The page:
This Week in Black History, Society, and Culture
African American Archaeology of New Jersey

This Week in Black History, Society, and Culture

Play Episode Listen Later Sep 12, 2021 59:53


In this second episode of season three, Dr. Hettie V. Williams is in conversation with Dr. Richard F. Veit about his work as a historical archaeologist with a focus on African American archaeological and historic sites in New Jersey. Williams is an Associate Professor of history at Monmouth University in the Department of History and Anthropology. Veit is currently interim Dean of the Wayne D. McMurray School of Humanities and Social Sciences at Monmouth and a Professor of Anthropology in the Department of History and Anthropology. He is also the author to Digging New Jersey's Past: Historical Archaeology in the Garden State (Rutgers University Press, 2002), New Jersey Cemeteries and Tombstones: History in the Landscape (Rutgers University Press, 2008) and more recently and edited volume with Michael Gall Archaeologies of African American Life in the Upper Mid-Atlantic (University of Alabama Press, 2021). 

Recovery Radio
From Addict to Activist

Recovery Radio

Play Episode Listen Later Sep 9, 2021 53:05


Accidental drug overdose is currently the leading cause of death in America for people under the age of 50. The term “accidental” means that it is preventable. And prevention comes from determining the potency of a drug. You see the labels on bottles of alcohol, and even legalized THC in some states. Another fact about this being preventable: 95% of people addicted to opioids have a co-occuring mental disorder. But how many of these people are getting treated for their mental health?

Talking Beats with Daniel Lelchuk
Ep. 110: Survival of the City with Edward Glaeser and David Cutler

Talking Beats with Daniel Lelchuk

Play Episode Listen Later Sep 7, 2021 45:14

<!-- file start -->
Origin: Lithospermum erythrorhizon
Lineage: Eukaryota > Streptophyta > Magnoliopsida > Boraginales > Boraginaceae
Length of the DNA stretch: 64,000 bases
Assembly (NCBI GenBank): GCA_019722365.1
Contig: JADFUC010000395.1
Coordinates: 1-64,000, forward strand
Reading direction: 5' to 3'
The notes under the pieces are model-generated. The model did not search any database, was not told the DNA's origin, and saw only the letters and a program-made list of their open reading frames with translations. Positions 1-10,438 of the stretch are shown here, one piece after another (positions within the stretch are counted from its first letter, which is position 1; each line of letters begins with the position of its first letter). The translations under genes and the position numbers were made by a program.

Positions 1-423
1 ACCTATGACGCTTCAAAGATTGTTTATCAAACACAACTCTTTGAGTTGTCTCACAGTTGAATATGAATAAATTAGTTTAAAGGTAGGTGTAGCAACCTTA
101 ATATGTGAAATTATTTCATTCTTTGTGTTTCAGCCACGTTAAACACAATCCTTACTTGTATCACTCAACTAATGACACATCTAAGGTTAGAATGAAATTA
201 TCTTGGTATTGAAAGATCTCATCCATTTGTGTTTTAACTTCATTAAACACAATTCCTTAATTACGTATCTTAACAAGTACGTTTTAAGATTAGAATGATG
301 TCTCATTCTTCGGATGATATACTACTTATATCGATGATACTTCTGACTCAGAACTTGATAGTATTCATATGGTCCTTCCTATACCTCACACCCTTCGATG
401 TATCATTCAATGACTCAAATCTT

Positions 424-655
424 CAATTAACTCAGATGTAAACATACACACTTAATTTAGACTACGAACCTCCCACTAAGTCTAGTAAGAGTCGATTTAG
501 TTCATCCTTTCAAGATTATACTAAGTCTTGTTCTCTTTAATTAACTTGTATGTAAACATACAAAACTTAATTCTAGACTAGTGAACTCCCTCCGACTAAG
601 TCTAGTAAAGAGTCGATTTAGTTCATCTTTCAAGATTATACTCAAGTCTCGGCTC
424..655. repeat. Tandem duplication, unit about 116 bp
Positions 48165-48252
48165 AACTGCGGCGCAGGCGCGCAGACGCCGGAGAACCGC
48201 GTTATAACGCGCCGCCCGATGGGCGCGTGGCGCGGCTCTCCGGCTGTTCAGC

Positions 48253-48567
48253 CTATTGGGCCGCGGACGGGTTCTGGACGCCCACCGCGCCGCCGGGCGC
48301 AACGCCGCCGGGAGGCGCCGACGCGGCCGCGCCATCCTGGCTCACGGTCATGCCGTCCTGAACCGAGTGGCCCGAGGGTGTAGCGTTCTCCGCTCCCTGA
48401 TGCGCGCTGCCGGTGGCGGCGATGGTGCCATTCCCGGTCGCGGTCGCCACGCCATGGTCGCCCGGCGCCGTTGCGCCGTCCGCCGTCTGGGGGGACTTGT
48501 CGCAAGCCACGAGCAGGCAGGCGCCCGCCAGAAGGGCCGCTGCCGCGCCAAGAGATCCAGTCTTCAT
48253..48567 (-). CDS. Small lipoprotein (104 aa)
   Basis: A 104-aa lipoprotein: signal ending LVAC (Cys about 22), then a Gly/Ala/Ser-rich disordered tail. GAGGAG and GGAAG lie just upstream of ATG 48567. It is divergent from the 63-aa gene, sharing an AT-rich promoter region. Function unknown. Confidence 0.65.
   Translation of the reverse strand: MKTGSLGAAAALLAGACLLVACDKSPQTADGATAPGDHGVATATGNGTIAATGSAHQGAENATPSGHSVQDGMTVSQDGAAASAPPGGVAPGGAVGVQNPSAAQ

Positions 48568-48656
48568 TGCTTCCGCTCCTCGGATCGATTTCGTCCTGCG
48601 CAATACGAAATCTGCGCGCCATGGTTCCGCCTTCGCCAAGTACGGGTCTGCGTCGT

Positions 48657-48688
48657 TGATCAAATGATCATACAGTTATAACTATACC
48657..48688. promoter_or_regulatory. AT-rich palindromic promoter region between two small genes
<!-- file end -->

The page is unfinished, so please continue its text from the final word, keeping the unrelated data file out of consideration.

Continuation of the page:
"Not only was our healthcare system failing us in its job of keeping us healthy for as little dollar and resource costs as possible, now we know it's also failing in its ability to keep us safe from pandemic." Harvard economists Edward Glaeser and David Cutler join the show for a discussion centered around their new book Survival of the City: Living and Thriving in an Age of Isolation. The two argue that while city life will survive, individual cities face major risks. What happens when offices don't fill back up? How comfortable are companies with employees working from home? What will distinguish between cities that flourish and those that do not? Also addressed: the major inequities in healthcare and our deeply flawed health system, and how in a city, just like the world, our health is all interconnected. Support Talking Beats with Daniel Lelchuk. Edward Glaeser is the Fred and Eleanor Glimp Professor of Economics and the Chairman of the Department of Economics at Harvard University, where he has taught microeconomic theory, and occasionally urban and public economics, since 1992. He has served as Director of the Taubman Center for State and Local Government, and Director of the Rappaport Institute for Greater Boston. He has published dozens of papers on cities economic growth, law, and economics. In particular, his work has focused on the determinants of city growth and the role of cities as centers of idea transmission. He received his PhD from the University of Chicago in 1992. David Cutler has developed an impressive record of achievement in both academia and the public sector. He served as Assistant Professor of Economics at Harvard University from 1991 to 1995, was named John L. Loeb Associate Professor of Social Sciences in 1995, and received tenure in 1997. He is currently the Otto Eckstein Professor of Applied Economics in the Department of Economics and was named Harvard College Professor in 2014 until 2019. Professor Cutler holds secondary appointments at the Kennedy School of Government and the School of Public Health. Professor Cutler was associate dean of the Faculty of Arts and Sciences for Social Sciences from 2003-2008.